'/>"/>

Contact: Andy Fell
ahfell@ucdavis.edu
530-752-4533
University of California - Davis
Source:Eurekalert  

Related biology news :

1. Leading evolutionary scientist to discuss how genome of bacteria has evolved
2. An evolutionary surprise
3. Ancient Egyptian cotton unveils secrets of domesticated crop evolution
4. Did climate change shape human evolution?
5. A University of Tennessee professors hypothesis may be game changer for evolutionary theory
6. Analysis of stickleback genome sequence catches evolution in action
7. Study shows unified process of evolution in bacteria and sexual eukaryotes
8. Rapid method of assembling new gene-editing tool could revolutionize genetic research
9. Whats in a surname? New study explores what the evolution of names reveals about China
10. Scientists trace evolutionary history of what mammals eat
11. Not by DNA alone: How the epigenetics revolution is fostering new medicines
Post Your Comments:
*Name:
*Comment:
*Email:
Related Image:
A snapshot of pupfish evolution in action
(Date:4/13/2017)... According to a new market research report "Consumer IAM Market by Solution ... Authentication Type, Deployment Mode, Vertical, and Region - Global Forecast to 2022", ... 14.30 Billion in 2017 to USD 31.75 Billion by 2022, at a ... ... MarketsandMarkets Logo ...
(Date:4/11/2017)... Research and Markets has announced the addition of the ... ... grow at a CAGR of 30.37% during the period 2017-2021. ... prepared based on an in-depth market analysis with inputs from industry ... over the coming years. The report also includes a discussion of ...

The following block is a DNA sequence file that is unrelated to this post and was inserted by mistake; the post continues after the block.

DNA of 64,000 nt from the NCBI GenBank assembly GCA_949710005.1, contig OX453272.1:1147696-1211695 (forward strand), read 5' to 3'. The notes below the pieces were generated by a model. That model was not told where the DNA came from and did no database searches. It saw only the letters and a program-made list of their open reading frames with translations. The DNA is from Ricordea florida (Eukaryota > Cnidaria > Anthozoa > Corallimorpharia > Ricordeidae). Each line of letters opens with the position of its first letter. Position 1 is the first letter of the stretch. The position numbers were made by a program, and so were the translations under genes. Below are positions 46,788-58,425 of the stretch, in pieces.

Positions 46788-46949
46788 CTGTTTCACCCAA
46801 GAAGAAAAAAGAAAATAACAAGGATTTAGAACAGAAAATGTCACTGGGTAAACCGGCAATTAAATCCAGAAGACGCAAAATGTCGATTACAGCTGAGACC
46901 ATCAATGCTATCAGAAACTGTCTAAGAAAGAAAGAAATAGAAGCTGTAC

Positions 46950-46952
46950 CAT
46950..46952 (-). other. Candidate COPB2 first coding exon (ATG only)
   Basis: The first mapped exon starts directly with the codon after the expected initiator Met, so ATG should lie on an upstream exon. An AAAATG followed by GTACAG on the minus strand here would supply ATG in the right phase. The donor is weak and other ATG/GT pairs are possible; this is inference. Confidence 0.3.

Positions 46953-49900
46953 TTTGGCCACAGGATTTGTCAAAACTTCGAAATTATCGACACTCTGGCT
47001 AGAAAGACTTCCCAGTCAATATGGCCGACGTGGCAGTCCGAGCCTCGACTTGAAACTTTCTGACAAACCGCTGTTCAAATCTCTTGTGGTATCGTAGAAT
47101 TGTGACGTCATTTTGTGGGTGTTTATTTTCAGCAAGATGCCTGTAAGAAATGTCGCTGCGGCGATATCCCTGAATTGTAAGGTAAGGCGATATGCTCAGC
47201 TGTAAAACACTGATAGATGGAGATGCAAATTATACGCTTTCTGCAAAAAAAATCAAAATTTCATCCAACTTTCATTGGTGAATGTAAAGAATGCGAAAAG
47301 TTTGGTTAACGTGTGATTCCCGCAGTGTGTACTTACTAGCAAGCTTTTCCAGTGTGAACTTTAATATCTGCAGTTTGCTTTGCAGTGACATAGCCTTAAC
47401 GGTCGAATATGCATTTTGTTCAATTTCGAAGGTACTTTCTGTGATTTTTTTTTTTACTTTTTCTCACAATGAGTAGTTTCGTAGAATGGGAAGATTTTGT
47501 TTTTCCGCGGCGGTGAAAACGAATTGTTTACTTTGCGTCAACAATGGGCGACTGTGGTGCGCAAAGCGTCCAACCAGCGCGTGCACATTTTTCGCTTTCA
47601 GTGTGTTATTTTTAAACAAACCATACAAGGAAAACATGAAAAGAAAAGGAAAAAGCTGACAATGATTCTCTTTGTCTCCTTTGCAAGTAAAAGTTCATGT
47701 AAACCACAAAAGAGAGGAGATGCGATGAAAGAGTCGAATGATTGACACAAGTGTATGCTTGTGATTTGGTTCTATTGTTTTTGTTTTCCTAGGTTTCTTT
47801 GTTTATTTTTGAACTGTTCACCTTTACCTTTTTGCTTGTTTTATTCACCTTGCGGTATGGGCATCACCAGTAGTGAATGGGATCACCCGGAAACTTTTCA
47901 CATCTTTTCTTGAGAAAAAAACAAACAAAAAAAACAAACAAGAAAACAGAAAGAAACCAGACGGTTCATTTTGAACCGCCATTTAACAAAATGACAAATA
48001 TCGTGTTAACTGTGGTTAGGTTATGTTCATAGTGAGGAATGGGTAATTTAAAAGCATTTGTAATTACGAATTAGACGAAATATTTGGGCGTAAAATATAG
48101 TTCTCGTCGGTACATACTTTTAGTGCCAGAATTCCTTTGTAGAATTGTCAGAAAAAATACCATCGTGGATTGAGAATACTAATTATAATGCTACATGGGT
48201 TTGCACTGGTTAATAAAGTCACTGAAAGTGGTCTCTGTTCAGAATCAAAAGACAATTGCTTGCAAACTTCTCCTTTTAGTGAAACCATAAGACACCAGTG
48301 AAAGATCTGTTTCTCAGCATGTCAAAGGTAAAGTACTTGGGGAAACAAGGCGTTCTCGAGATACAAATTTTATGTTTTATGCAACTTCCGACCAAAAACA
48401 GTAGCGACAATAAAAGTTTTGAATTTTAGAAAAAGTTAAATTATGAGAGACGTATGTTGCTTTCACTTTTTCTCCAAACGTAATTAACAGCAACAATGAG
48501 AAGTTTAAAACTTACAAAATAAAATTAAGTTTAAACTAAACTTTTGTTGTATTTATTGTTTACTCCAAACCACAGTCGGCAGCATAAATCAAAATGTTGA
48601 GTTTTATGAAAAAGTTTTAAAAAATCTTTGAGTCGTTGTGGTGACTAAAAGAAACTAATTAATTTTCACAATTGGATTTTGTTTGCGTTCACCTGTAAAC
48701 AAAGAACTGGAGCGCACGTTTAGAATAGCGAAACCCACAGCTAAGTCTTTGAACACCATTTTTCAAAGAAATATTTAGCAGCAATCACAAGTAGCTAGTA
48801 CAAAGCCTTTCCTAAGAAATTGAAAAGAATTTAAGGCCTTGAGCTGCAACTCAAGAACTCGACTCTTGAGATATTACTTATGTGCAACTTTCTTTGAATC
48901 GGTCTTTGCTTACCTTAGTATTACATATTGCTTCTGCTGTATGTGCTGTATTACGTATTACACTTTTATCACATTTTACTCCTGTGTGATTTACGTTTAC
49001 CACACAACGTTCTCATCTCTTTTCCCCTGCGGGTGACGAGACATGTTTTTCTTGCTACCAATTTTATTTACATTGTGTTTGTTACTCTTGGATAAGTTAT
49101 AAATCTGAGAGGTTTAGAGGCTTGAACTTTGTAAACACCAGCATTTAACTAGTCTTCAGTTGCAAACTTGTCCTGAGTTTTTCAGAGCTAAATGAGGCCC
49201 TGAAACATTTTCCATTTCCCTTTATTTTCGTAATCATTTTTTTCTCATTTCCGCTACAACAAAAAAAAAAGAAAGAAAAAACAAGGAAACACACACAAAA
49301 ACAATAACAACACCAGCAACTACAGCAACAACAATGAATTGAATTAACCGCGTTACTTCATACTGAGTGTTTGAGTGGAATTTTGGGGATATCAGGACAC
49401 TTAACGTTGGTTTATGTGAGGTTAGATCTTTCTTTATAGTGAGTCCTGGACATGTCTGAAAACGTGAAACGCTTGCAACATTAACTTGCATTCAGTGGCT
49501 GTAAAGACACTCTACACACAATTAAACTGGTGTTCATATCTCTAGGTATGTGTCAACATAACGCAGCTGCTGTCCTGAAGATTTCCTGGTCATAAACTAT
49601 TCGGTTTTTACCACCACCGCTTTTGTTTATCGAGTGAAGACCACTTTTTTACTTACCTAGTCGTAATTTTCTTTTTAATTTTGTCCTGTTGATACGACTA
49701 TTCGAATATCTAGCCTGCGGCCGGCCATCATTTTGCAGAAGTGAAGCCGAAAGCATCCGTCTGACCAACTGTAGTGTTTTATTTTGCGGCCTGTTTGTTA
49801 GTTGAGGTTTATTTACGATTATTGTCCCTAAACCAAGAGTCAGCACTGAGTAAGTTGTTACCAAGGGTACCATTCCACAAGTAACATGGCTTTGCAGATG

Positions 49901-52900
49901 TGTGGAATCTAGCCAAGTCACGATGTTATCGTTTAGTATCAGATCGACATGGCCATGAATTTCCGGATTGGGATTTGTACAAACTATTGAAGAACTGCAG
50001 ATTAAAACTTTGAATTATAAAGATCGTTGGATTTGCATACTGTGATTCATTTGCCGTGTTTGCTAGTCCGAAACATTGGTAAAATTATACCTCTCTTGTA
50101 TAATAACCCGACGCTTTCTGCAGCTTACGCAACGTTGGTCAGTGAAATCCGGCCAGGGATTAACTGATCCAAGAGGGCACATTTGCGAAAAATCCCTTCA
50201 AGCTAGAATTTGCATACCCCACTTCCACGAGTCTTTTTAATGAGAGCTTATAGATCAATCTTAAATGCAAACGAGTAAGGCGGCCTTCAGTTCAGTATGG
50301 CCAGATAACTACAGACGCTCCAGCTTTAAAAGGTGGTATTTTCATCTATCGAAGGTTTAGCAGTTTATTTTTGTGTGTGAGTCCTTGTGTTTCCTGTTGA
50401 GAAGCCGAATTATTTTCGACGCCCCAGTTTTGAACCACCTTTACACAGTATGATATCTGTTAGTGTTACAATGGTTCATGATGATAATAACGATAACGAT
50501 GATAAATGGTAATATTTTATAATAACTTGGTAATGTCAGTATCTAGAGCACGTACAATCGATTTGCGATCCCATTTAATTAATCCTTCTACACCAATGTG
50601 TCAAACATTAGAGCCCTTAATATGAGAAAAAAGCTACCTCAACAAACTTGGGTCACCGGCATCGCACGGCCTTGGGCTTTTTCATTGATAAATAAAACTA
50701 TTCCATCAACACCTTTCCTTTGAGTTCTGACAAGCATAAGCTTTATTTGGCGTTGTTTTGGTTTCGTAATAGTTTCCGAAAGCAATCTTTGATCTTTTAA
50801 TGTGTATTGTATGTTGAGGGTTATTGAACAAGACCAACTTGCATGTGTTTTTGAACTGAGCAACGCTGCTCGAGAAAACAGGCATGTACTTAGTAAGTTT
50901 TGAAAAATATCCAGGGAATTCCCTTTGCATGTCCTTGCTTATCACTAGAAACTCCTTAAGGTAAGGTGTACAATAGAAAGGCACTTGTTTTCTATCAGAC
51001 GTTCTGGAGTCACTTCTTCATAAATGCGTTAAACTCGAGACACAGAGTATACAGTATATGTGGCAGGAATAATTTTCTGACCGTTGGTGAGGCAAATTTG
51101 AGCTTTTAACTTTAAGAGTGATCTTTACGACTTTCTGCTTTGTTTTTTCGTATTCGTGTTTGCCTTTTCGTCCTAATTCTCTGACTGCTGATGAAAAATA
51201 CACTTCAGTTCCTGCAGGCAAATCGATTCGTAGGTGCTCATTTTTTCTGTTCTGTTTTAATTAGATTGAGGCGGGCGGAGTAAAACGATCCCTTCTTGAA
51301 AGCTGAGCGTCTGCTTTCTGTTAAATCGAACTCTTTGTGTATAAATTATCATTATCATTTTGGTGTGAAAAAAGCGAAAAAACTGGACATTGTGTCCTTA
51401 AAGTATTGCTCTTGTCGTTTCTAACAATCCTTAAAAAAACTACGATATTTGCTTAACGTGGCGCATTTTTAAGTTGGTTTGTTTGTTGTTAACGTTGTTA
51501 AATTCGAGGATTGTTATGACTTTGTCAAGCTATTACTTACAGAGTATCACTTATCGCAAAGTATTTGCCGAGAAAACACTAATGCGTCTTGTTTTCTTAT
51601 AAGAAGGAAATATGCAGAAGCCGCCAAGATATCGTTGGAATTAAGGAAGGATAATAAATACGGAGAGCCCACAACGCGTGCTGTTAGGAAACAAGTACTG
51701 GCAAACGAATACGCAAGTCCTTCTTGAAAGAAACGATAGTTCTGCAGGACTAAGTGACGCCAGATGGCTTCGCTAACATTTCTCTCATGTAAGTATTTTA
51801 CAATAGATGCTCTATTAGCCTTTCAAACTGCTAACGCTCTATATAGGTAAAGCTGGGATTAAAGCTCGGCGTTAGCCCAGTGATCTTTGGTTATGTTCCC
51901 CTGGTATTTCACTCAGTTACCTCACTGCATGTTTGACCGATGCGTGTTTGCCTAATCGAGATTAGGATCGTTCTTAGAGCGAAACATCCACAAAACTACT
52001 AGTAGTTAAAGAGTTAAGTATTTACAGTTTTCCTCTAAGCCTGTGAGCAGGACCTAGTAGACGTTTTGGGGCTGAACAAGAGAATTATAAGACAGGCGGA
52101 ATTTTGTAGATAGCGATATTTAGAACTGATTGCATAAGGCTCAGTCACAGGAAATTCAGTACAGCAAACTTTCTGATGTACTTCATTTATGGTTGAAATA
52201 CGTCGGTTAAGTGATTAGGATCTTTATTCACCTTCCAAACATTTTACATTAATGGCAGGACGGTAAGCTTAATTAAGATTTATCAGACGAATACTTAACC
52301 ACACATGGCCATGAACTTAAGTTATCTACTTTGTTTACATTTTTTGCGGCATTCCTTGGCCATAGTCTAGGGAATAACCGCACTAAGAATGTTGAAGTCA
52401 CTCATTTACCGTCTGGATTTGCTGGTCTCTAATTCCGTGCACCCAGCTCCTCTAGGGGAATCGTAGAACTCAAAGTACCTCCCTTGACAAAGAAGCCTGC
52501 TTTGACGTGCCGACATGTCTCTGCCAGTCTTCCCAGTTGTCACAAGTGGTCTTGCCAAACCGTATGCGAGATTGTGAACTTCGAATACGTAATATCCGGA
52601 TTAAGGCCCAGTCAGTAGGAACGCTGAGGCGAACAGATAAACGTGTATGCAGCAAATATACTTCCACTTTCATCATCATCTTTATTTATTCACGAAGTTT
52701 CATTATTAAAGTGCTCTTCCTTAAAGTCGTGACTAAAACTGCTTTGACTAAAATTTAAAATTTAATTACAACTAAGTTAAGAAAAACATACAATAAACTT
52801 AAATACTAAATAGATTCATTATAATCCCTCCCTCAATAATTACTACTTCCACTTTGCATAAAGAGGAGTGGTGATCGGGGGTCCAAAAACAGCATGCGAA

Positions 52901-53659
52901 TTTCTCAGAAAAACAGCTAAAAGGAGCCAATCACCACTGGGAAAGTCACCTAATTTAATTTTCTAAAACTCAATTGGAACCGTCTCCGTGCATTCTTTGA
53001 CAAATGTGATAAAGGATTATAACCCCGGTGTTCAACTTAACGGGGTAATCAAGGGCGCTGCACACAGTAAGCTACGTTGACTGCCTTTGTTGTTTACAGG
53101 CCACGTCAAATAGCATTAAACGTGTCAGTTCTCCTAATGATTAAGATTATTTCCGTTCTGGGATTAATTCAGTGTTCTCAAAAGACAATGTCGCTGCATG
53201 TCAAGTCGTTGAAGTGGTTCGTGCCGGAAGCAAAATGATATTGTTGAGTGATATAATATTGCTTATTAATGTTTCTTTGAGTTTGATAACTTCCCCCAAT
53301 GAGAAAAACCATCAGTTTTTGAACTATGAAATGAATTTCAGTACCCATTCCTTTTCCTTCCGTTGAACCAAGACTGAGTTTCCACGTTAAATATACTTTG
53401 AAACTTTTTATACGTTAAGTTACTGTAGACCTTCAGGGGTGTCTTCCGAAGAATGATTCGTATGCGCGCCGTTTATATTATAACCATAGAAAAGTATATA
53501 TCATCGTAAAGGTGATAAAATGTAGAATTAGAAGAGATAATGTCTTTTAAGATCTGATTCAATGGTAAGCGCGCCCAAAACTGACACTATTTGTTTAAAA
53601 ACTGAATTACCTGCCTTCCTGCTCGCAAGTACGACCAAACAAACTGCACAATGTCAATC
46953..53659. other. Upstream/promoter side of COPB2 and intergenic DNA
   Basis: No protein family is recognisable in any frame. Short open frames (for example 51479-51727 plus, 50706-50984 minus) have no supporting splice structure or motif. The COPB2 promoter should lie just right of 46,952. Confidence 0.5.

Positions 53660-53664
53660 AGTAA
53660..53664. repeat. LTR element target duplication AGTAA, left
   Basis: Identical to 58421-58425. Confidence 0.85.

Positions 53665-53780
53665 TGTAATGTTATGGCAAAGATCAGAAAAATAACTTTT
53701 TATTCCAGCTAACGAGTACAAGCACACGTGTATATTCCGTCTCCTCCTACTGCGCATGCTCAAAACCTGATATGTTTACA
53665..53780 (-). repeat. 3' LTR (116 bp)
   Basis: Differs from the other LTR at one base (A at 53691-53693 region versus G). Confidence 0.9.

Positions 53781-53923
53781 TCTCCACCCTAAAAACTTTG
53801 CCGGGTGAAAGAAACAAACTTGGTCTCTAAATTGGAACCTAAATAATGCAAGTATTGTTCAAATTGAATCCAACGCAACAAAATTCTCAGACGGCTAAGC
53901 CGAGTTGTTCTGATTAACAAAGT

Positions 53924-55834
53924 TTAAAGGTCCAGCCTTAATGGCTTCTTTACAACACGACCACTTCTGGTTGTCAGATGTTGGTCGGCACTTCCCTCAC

(Date:4/11/2017)... 2017 NXT-ID, Inc. (NASDAQ:   NXTD ... the appointment of independent Directors Mr. Robin D. Richards ... of Directors, furthering the company,s corporate governance and expertise. ... Gino Pereira , Chief ... to their guidance and benefiting from their considerable expertise as ...
Breaking Biology News(10 mins):
(Date:10/7/2017)... ... October 06, 2017 , ... ... consulting for microscopy and surface analysis, Nanoscience Instruments is now expanding into ... a broad range of contract analysis services for advanced applications. Services will ...
(Date:10/7/2017)... Oct. 6, 2017  The 2017 Nobel Prize ... scientists, Jacques Dubochet, Joachim Frank and ... cryo-electron microscopy (cryo-EM) have helped to ... structural biology community. The winners worked with systems ... routinely produce highly resolved, three-dimensional images of protein ...
(Date:10/6/2017)... ... 06, 2017 , ... On Tuesday, October 24th, ABC² (Accelerate ... first-ever adaptive clinical trial for glioblastoma (GBM). The featured speaker will be Dr. ... open to the public, but registration is required. , WHAT: ABC² Brain ...
(Date:10/5/2017)... , ... October 05, 2017 , ... Understanding the microbiome, ... frontiers in human health. Gut Love: You Are My Future, the newest exhibit on ... perspective as it explores the human condition through the lens of the gut microbiome. ...
Breaking Biology Technology: